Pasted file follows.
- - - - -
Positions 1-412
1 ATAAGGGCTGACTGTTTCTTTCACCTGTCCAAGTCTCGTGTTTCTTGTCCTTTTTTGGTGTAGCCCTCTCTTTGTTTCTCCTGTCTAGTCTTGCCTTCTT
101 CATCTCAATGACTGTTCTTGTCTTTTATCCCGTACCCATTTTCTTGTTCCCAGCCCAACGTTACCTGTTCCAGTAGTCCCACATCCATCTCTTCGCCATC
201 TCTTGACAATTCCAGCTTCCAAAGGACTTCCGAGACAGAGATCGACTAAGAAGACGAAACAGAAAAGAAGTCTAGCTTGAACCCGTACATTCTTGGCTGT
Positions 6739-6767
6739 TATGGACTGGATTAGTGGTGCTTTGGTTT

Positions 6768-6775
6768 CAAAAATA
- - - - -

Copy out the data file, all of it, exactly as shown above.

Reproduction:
Positions 1-412
1 ATAAGGGCTGACTGTTTCTTTCACCTGTCCAAGTCTCGTGTTTCTTGTCCTTTTTTGGTGTAGCCCTCTCTTTGTTTCTCCTGTCTAGTCTTGCCTTCTT
101 CATCTCAATGACTGTTCTTGTCTTTTATCCCGTACCCATTTTCTTGTTCCCAGCCCAACGTTACCTGTTCCAGTAGTCCCACATCCATCTCTTCGCCATC
201 TCTTGACAATTCCAGCTTCCAAAGGACTTCCGAGACAGAGATCGACTAAGAAGACGAAACAGAAAAGAAGTCTAGCTTGAACCCGTACATTCTTGGCTGT
Positions 6739-6767
6739 TATGGACTGGATTAGTGGTGCTTTGGTTT

Positions 6768-6775
6768 CAAAAATA